One of the great privileges of coaching authors is that I get to work with people motivated by a deep sense of purpose. But often, when I start working with a new client, they can’t easily articulate why it is they must write a book. Often, they’ll attribute their desire to write a book to having a good story to tell or wanting to enhance their career—both of which are perfectly good motivations.
But I believe that writing a book is about so much more than stories or careers. Books take a long time to write and the process teaches us how we think, what we believe, and the impact we wish to make. Our books show us who we are and what we care about. They connect us, at a primal level, to our true selves.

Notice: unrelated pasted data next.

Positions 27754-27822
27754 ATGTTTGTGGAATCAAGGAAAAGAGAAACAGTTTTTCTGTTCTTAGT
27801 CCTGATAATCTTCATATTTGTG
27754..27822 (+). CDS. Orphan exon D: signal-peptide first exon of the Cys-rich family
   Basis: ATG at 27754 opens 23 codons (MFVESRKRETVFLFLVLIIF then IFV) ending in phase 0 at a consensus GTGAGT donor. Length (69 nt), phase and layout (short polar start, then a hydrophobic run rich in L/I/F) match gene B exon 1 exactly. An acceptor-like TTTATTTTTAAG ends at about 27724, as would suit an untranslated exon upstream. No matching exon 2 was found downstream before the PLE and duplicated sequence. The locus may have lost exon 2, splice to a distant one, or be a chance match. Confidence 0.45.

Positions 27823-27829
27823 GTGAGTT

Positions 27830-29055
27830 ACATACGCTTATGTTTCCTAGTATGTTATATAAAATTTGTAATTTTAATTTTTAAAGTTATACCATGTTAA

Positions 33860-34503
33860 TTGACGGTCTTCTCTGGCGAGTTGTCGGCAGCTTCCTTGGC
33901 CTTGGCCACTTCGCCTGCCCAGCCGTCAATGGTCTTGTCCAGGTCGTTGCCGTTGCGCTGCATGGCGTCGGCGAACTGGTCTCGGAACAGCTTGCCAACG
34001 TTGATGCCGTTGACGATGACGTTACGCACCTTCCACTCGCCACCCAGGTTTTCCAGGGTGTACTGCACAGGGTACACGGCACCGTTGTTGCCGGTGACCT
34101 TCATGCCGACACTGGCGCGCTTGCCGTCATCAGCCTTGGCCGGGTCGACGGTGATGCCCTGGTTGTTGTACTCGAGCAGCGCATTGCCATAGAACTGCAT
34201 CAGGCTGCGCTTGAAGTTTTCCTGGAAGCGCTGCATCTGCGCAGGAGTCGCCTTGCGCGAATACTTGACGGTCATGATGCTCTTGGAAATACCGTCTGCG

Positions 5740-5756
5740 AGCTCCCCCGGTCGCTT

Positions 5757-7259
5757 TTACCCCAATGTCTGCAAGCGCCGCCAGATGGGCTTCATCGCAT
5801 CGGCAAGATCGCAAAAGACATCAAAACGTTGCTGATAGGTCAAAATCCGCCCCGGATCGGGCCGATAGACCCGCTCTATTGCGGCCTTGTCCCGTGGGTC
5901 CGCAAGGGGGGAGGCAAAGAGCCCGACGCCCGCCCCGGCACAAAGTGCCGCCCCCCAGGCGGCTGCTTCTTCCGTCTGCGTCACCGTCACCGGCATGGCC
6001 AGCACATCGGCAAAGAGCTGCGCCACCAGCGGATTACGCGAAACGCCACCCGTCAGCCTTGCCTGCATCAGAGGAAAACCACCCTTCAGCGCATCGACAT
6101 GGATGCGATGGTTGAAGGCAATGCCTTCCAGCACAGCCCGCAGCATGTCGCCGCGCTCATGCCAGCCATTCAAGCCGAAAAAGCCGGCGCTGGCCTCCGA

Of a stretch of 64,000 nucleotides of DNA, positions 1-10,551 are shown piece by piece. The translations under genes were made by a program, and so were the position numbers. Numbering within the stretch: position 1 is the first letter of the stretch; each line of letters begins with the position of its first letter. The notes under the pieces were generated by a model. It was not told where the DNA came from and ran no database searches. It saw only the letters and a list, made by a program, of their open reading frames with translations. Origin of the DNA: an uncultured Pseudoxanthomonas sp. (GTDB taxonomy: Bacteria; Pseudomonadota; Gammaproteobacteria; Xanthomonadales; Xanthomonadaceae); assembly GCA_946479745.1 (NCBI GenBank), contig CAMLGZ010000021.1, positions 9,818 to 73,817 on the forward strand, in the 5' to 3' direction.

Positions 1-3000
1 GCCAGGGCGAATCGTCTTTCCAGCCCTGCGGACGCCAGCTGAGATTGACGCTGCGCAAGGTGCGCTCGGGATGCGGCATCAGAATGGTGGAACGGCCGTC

But writing a book is also technical challenging and emotionally overwhelming. Those who are willing to go the distance are writers who feel they have no choice. That ignoring the book would mean ignoring who they are.
Which brings me back to purpose. I’ve been doing a lot of reading lately about purpose and the idea that each of us has been endowed with gifts, goals and vision that are like no one else’s. To live a fulfilled life, as a writer or otherwise, it’s essential to connect with and express what is uniquely ours, and then use those gifts to help others.
To that end, I recently created a manifesto about purpose. I originally created it to remind myself about the importance of living a purposeful life and the ongoing work involved in doing so. But after it was complete, I realized the manifesto might also be useful for book authors or anyone else who wishes to connect with what the French call, their raison d’etre—their reason for being. If you’d like a jpeg copy of the full manifesto, feel free to email me.